Status: Capacity and resources to support organizer development key results are insufficient.


OBJECTIVE 4: Optimize supports to human and equine high performance and NextGen athletes

Key Result: 20% of NextGen athletes progress to the high performance program by Dec 31, 2023 then annually to 2025

Key Result: Attain $1M/a in each Olympic discipline ($3M/a combined)for High performance teams by Dec 31, 2027

Status: Financial limitations will impact delivery on key results

Key Result: Finish 1 team top 5 and 1 individual top 4 at Paris 2024 Games by Aug 31, 2024

Status: Financial limitations will impact delivery on key results

Key Result: 3 teams qualified for the Olympics and 1 team qualified for the Paralympics 2024 by Nov 31, 2023

Status: Financial limitations will impact delivery on key results



Enhancing service quality and inclusive participant experiences that increase customer satisfaction and the equestrian social license to operate.

OBJECTIVE 1: Improve standards, innovate, and deliver excellent customer service to equestrians, donors, organizers, and partners

Key Result: Implement a system to measure customer satisfaction by Dec 31, 2023

Key Result: Improve customer satisfaction by 5% annually by Dec 31, 2025

Status: Staff are at capacity with day-to-day customer service, resulting in key results timeline delays.


OBJECTIVE 2: Lead initiatives and implement processes that increase diversity, protect participants, and support inclusion.

Key Result: Key Result: 100% SLHs comply with safe sport training requirements for FHEE/CA and OSIC by April 1, 2023 and achievement of annual renewal requirements in 2024 and 2025

Key Result: Achieve annual growth of 10% in racial and physical impairment diversity of staff/volunteer (governance) by Dec 31, 2025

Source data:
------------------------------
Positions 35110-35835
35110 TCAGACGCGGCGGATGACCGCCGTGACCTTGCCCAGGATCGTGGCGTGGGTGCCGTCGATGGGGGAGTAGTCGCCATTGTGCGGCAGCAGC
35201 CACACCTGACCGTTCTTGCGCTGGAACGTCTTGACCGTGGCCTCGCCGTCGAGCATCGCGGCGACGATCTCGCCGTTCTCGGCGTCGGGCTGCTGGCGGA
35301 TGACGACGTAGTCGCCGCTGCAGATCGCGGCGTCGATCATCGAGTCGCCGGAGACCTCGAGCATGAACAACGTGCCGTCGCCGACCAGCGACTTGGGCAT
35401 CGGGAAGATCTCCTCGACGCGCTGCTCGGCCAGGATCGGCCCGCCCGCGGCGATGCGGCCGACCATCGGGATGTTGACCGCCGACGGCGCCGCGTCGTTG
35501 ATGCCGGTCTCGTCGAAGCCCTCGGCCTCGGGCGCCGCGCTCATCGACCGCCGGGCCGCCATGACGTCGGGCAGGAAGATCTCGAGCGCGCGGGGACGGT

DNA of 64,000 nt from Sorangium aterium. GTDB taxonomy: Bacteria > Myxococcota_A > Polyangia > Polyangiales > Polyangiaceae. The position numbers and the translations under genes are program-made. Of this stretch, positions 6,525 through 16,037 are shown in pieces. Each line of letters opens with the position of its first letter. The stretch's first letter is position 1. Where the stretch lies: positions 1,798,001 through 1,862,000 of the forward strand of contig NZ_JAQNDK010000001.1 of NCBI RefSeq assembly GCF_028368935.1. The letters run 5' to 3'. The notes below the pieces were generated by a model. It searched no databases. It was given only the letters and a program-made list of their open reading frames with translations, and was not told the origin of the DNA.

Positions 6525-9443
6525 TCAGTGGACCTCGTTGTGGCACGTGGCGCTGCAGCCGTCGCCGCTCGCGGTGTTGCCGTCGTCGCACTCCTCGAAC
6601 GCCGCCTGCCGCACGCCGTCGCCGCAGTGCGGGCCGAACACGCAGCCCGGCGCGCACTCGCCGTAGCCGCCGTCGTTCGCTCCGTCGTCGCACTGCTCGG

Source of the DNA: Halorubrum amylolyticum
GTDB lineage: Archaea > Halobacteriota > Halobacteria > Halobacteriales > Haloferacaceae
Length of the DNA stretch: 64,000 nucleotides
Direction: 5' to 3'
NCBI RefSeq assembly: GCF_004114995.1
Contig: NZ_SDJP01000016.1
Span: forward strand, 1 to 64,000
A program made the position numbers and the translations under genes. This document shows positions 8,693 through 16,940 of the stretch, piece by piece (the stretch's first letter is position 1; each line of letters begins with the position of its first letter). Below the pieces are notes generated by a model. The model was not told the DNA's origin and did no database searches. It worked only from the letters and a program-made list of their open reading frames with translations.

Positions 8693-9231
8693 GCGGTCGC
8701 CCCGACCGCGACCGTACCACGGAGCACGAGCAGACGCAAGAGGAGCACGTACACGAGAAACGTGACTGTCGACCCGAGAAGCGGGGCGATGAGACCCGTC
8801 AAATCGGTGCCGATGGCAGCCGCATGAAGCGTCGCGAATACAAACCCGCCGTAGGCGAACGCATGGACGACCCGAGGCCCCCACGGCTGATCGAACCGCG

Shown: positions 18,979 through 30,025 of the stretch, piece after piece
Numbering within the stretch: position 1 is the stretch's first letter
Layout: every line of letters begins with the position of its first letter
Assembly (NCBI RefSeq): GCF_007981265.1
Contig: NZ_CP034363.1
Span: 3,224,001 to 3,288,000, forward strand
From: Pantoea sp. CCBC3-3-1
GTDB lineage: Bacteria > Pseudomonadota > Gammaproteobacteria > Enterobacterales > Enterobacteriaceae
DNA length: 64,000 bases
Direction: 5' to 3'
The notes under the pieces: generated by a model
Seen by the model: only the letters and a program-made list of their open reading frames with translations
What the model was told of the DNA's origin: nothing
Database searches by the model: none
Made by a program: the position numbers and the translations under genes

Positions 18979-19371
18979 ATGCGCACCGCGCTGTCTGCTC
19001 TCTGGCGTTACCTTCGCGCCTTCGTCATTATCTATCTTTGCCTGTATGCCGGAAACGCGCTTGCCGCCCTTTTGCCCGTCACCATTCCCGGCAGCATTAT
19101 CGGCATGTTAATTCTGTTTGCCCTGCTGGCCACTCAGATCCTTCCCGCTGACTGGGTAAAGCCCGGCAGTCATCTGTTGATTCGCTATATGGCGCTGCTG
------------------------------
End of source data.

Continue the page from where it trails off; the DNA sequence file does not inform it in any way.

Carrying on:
Status: Current EDI and safe sport key results are meeting expectations, remainder are planned as future activities.

Key Result: Increase access to equestrian activities in Canada for a diverse population of participants targeting 500 new participants each year by Dec 31, 2025

Key Result: Complete 1 accessibility initiative (improve compensating aids process) to increase the number of people with impairments that are able to participate in the sport by Dec 31, 2025

Status: Current EDI and safe sport key results are meeting expectations, remainder are planned as future activities.


OBJECTIVE 3: Safeguard, educate, and advocate for active equine health and welfare in sport and industry.

Key Result: Address 5 horse health and welfare concerns jeopardizing social licence by Dec 31, 2025

Status: Key results within this objective focus on the CEIP, Equine Care program due to limited financial resources.

Key Result: Implement a robust awards and recognition strategy for internal and external awards with 1 external significant award

Key Result: Deliver equitable representation of all disciplines in marketing and communications annually starting in 2023

Key Result: Increase social media following by 10% by Dec 31, 2025

Status: Objective success may be impacted due to community acceptance given historical awards planning philosophy.

You can watch the video of the AGM here which also includes links to all of the annual reports.